• YGENERAL TAGGING OF NEW TECHNOLOGICAL DEVELOPMENTS; GENERAL TAGGING OF CROSS-SECTIONAL TECHNOLOGIES SPANNING OVER SEVERAL SECTIONS OF THE IPC; TECHNICAL SUBJECTS COVERED BY FORMER USPC CROSS-REFERENCE ART COLLECTIONS [XRACs] AND DIGESTS
    • Y10TECHNICAL SUBJECTS COVERED BY FORMER USPC
    • Y10TTECHNICAL SUBJECTS COVERED BY FORMER US CLASSIFICATION
    • Y10T428/00Stock material or miscellaneous articles
    • Y10T428/31504Composite [nonstructural laminate]
    • Y10T428/31971Of carbohydrate
    • Y10T428/31975Of cellulosic next to another carbohydrate
    • Y10T428/31978Cellulosic next to another cellulosic
    • Y10T428/31982Wood or paper

Abstract

At least one surface of a paper sheet of a composite paper sheet utilized to form bags is printed with a printing ink type binder. The binder is printed in the form of parallel spaced stripes extending in parallel with or crossing at a predetermined angle with respect to the longitudinal direction of the composite sheet. After printing, the composite sheet is wrapped into a roll. Then, the printed binder bonds adjacent paper sheets together to form the composite sheet. The binder can be applied with conventional printing press.

Description

BACKGROUND OF THE INVENTION

This invention relates to a composite paper sheet adapted to manufacture bags and prepared by bonding together such sheets of paper as craft paper, extensible paper or the like.

Bags for accommodating such heavy materials as cement, provender, flour, etc. are generally prepared by laminating several sheets of strong paper such as craft paper. Since the price of raw material chips for manufacturing craft paper is increasing in recent years, bag manufacturers are endeavouring to reduce the number of paper sheets to be laminated, for example, from three to two.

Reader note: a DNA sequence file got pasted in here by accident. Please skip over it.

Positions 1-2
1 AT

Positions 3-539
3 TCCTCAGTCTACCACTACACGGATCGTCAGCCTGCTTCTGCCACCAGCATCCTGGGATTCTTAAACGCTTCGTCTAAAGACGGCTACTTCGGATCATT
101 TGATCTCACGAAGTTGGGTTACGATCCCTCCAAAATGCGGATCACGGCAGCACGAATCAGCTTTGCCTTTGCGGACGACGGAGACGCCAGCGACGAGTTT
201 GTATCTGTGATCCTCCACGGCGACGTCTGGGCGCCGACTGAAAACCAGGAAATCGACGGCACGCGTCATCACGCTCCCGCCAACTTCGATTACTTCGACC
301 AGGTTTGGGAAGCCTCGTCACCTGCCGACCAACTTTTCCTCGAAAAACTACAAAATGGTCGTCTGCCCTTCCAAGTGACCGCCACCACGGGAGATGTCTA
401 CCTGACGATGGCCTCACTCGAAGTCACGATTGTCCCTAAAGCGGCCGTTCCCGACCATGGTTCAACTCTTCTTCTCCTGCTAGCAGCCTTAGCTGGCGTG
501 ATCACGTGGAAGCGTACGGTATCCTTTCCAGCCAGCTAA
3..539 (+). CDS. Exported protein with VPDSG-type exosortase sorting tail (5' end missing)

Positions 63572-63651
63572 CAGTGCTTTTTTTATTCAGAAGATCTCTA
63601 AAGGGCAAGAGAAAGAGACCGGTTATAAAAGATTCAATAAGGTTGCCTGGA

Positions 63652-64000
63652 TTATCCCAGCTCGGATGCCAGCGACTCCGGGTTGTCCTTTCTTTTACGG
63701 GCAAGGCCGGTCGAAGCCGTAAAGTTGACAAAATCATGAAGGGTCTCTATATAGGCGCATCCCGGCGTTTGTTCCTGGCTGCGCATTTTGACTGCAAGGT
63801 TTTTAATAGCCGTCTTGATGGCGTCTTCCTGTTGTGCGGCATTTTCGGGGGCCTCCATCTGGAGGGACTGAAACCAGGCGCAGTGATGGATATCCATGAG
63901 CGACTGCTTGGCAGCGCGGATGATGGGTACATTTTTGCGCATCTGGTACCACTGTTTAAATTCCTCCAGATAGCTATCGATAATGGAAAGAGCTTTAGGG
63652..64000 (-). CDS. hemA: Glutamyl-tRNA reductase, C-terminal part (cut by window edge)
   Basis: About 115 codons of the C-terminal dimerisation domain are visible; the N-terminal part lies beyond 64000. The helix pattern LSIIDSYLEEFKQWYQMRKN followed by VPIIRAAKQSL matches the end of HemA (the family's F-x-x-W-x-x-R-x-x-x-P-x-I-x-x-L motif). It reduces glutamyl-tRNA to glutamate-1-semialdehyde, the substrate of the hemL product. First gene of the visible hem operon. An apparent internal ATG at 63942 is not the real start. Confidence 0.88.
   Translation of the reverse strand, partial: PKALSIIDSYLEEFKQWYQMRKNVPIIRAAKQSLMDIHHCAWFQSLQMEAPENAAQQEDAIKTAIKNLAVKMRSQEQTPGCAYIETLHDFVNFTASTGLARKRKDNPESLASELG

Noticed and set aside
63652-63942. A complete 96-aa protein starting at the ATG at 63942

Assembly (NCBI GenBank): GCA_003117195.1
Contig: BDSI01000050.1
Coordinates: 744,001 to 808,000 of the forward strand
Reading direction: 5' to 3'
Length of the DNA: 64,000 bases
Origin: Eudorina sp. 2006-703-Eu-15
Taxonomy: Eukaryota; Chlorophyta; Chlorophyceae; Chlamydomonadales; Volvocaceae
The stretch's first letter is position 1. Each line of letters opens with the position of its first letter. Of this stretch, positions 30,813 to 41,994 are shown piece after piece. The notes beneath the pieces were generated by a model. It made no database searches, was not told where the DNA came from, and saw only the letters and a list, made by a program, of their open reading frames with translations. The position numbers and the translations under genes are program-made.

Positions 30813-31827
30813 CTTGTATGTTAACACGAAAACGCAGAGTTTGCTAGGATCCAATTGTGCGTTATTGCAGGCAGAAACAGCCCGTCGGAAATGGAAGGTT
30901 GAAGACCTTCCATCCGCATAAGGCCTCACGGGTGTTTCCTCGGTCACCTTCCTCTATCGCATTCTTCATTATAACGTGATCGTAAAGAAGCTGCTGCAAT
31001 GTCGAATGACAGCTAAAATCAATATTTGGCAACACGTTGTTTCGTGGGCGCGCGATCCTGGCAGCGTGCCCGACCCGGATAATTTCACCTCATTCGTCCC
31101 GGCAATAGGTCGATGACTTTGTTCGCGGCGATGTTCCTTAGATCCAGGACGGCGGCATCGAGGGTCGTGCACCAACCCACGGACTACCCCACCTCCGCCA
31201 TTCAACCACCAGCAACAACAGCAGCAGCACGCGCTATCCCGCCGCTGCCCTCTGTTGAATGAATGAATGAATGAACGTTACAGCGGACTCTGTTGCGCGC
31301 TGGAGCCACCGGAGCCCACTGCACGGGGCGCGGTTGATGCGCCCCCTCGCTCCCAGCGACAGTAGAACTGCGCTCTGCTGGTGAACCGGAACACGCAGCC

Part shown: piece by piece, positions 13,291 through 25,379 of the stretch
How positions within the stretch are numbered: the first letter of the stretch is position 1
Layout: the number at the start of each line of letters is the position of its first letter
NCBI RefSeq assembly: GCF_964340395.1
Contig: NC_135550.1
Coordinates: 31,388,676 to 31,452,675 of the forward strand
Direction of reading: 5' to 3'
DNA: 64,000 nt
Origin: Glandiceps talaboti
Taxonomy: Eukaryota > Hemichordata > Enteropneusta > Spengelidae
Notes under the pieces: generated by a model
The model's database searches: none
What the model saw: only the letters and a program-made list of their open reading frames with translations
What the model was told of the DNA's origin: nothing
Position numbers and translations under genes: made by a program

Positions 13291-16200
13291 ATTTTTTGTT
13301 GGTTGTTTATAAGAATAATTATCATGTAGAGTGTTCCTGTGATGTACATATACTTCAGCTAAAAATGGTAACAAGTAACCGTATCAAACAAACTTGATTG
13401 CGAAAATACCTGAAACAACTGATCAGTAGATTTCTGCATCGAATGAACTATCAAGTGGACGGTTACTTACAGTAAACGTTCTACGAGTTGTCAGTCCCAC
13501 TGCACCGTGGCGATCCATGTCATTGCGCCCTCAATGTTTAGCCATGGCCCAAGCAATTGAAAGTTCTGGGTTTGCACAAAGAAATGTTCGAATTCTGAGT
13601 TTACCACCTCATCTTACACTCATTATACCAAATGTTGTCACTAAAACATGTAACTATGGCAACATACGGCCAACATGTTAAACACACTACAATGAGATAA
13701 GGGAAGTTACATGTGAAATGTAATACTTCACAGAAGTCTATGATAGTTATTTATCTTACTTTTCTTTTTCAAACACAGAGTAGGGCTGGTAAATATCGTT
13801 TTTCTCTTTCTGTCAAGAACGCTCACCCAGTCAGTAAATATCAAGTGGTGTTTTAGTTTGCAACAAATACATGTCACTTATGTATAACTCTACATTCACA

Top open type bags are generally used because of their high packing efficiency. During packing, the bags are maintained vertically so that the bags must have some degree of rigidity and a high impact strength. Bags having low rigidity made of such extensible paper as Clupak (Clupak Co., United States) can meet the requirement of reducing the number of sheets but are difficult to handle so that they are not suitable for this purpose.

My experiments show that bags comprising two layers of 83 g/m2 Clupak have a drop strength comparable with the bags comprising three layers of craft paper.

Where bags are made of laminated polyethylene sandwich paper sheets (Craft/PE/Craft) sheets as is the common practice, the bags have a rigidity sufficient to be held upright, but their manufacturing cost increases, which decreases the advantage of light weight. Although such bags can be made to have sufficient rigidity when their entire surfaces are bonded together with a binder, their pliability is decreased thereby decreasing drop shock resistance so that such bags are not practically used. Moreover, since resinous binder is used, the percentage of paper which can be recovered is small, and when used bags are burnt, they generate a large quantity of smoke containing harmful components.

SUMMARY OF THE INVENTION

Accordingly, it is an object of the invention to provide a composite paper sheet made of relatively pliable paper but which has sufficient rigidity to hold a bag made of the composite sheet in a upright position to pour material into the bag.

Another object of this invention is to provide a composite paper sheet that can be prepared with a conventional rotary press at a low cost and which is suitable to manufacture bags to be packed with relatively heavy materials.

Still another object of this invention is to provide a novel composite paper sheet especially suitable for manufacturing bags with opening and bottom portions which are reinforced.

According to this invention there is provided a composite paper sheet adapted to form a bag comprising at least two superposed and bonded sheets of paper, at least one of the confronting surfaces of the bonded sheets of paper being printed with a printing ink type binder.

Although the binder may be applied over the entire surface of one sheet of paper, it is advantageous to apply it in the form of spaced parallel stripes extending in parallel with or inclined at a predetermined angle with respect to the longitudinal direction of the composite sheet. The last mentioned pattern of the binder reinforces the opening and bottom portions of the bag.

BRIEF DESCRIPTION OF THE DRAWINGS

In the accompanying drawings:

FIG. 1 is a plan view showing a portion of a composite paper sheet embodying the invention;